cover of book

Southern Sanctuary: A Naturalist's Walk through the Seasons
by Marian Moore Lewis
photographs by Marian Moore Lewis
University of Alabama Press, 2015
Cloth: 978-0-8173-5783-2 | eISBN: 978-0-8173-8773-0
Library of Congress Classification QH76.5.A2L49 2015
Dewey Decimal Classification 508.76194

In Southern Sanctuary, retired NASA research scientist and writer Marian Moore Lewis takes readers on a journey of discovery through the Goldsmith-Schiffman Wildlife Sanctuary, a 400-acre preserve in Madison County, Alabama. Writing in the voice of a knowledgeable friend and with accompanying color photographs, Lewis introduces plants, animals, and other wildlife that reside in the preserve’s meadows, woods, and waterways—like those beloved throughout the American South.
Lewis has organized this beautifully presented volume into twelve monthly chapters. She starts her year in April after the crystalline frosts of winter have thawed. Already a bobcat has stamped a padded paw print in the lush spring muds as crossvine blossoms of magenta and lemon beckon winged pollinators nearby. Walk with her into the months of summer, when trees leaf out into a cathedral of habitats for birds, insects, and small mammals. In language naturalists of any age will enjoy, Lewis explains marvelous compound eyes, called ommatidia, of iridescent dragonflies and the homey carpentry of beavers damming a creek. As colored reflections signal autumn, companionable songbirds migrate south while the last caterpillars of summer roll themselves into a leaf tent, or hibernaculum, to exist in diapause until next spring. In winter, Lewis admires nature at rest and rocks like chert, sought by Native Americans for arrowheads. Chert lies over bedrock of crenellated limestone, remnant of a time when an undersea Alabama reverberated with life preparing to emerge from the sea.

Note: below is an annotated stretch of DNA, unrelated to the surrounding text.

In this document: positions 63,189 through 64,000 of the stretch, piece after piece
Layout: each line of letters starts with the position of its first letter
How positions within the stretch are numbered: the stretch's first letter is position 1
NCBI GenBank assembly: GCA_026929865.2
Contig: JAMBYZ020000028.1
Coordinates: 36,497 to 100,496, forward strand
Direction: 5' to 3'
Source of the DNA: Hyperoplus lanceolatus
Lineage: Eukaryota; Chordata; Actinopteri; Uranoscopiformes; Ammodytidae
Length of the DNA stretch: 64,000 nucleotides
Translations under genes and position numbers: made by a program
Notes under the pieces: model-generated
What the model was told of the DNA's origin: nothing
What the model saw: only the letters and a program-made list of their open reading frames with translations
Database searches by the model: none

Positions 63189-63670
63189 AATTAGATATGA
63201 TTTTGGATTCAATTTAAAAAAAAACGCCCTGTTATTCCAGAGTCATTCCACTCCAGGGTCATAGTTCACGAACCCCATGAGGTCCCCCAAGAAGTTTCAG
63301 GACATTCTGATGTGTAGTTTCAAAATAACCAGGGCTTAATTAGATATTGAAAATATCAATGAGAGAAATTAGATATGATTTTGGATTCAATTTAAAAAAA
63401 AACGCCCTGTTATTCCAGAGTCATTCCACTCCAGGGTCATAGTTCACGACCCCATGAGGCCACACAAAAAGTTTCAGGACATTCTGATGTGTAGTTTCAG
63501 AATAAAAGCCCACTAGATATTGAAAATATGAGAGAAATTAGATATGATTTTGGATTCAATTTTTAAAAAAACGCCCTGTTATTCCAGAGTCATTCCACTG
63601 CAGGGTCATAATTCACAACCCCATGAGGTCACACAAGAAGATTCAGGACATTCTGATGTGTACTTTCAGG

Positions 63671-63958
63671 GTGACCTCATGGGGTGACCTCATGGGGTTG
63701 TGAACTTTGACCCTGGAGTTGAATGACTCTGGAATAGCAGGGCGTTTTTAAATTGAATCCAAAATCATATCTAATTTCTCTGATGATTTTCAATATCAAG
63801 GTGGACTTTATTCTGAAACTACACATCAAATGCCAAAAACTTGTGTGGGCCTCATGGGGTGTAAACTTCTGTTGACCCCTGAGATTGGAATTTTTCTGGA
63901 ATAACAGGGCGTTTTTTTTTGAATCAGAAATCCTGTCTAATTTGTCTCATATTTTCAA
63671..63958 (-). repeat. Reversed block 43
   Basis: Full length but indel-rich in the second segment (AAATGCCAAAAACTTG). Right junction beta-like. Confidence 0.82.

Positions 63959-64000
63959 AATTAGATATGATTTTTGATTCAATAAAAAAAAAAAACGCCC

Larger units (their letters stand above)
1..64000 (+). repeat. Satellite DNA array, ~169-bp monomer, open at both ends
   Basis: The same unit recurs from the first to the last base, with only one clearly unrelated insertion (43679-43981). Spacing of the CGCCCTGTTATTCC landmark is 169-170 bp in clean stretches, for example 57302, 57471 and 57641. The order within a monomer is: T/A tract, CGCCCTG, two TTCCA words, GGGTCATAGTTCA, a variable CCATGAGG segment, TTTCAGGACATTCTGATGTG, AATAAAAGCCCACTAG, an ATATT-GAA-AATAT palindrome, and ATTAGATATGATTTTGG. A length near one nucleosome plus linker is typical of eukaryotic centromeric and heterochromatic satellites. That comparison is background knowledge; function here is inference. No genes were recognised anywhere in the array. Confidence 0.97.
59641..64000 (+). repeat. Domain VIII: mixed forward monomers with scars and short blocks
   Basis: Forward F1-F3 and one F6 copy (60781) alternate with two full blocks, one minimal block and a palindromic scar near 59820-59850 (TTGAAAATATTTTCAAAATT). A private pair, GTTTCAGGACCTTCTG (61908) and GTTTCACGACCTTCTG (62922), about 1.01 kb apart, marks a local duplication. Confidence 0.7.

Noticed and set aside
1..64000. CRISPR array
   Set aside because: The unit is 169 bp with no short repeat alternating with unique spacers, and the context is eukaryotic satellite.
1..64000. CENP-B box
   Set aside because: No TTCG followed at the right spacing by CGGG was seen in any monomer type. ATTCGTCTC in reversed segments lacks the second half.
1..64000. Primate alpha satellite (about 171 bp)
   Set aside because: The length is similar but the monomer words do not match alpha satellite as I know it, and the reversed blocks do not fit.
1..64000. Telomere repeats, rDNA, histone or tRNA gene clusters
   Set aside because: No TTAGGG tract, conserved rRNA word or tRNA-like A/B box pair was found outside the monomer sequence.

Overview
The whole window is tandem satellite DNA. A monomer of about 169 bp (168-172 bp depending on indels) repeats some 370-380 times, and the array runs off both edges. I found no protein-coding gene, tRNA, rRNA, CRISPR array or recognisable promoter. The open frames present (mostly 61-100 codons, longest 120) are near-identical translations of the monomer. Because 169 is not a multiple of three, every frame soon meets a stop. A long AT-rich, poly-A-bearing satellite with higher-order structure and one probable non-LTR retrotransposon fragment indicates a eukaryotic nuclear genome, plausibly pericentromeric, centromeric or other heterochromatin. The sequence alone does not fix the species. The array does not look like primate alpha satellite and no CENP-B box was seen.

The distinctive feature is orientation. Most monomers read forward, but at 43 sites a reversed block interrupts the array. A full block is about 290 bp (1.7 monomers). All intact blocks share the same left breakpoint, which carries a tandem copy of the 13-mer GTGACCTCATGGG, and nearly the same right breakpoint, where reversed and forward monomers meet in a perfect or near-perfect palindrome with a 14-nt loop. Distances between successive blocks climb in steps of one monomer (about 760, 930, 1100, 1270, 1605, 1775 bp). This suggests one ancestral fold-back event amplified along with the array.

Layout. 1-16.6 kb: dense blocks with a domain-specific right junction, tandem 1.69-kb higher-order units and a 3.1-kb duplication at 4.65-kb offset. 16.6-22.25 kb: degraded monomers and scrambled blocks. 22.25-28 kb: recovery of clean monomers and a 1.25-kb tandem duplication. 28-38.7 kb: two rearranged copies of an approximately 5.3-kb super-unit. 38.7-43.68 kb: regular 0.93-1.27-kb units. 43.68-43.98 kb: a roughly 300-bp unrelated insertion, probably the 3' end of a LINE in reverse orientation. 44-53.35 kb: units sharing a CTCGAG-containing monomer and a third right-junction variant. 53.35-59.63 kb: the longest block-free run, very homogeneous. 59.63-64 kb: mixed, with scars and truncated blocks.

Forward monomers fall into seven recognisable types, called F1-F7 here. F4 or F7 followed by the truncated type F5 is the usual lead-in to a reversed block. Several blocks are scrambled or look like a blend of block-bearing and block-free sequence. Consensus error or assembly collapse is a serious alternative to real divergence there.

Southern Sanctuary provides a rich compendium of useful features. Lewis uses both common and Latin names for the insects, plants and flowers, fungi, fish, reptiles, and mammals thus enriching knowledge of botany and zoology. Her photos and descriptions make it easy for explorers of Southern Appalachian riparian habitats to use the book to identify species of plants and animals near their own homes. Rounding out this astonishing work are handy guides to additional resources, taxonomy and measurements, rainfall, soil types, and native trees.
Southern Sanctuary will be of value to educators and students, professional and amateur naturalists, hikers, birdwatchers, botanists, and ecologists. Infusing a wealth of useful information into an elegant design, it encourages an awareness of Alabama’s rich biodiversity. Marian Moore Lewis’s Southern Sanctuary is a new classic in the best tradition of nature writing.

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